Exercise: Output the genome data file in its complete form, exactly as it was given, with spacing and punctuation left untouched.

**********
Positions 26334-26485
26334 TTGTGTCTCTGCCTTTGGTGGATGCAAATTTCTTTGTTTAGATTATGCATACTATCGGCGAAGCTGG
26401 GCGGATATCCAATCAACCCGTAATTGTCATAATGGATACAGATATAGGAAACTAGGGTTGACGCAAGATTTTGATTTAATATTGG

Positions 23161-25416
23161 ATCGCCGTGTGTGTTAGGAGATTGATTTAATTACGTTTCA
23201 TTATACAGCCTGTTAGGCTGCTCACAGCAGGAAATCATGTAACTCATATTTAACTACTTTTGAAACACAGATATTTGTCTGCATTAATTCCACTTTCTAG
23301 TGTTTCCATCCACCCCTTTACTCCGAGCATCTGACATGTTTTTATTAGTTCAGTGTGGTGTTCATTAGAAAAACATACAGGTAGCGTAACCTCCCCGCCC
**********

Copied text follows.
Positions 26334-26485
26334 TTGTGTCTCTGCCTTTGGTGGATGCAAATTTCTTTGTTTAGATTATGCATACTATCGGCGAAGCTGG
26401 GCGGATATCCAATCAACCCGTAATTGTCATAATGGATACAGATATAGGAAACTAGGGTTGACGCAAGATTTTGATTTAATATTGG

Positions 23161-25416
23161 ATCGCCGTGTGTGTTAGGAGATTGATTTAATTACGTTTCA
23201 TTATACAGCCTGTTAGGCTGCTCACAGCAGGAAATCATGTAACTCATATTTAACTACTTTTGAAACACAGATATTTGTCTGCATTAATTCCACTTTCTAG
23301 TGTTTCCATCCACCCCTTTACTCCGAGCATCTGACATGTTTTTATTAGTTCAGTGTGGTGTTCATTAGAAAAACATACAGGTAGCGTAACCTCCCCGCCC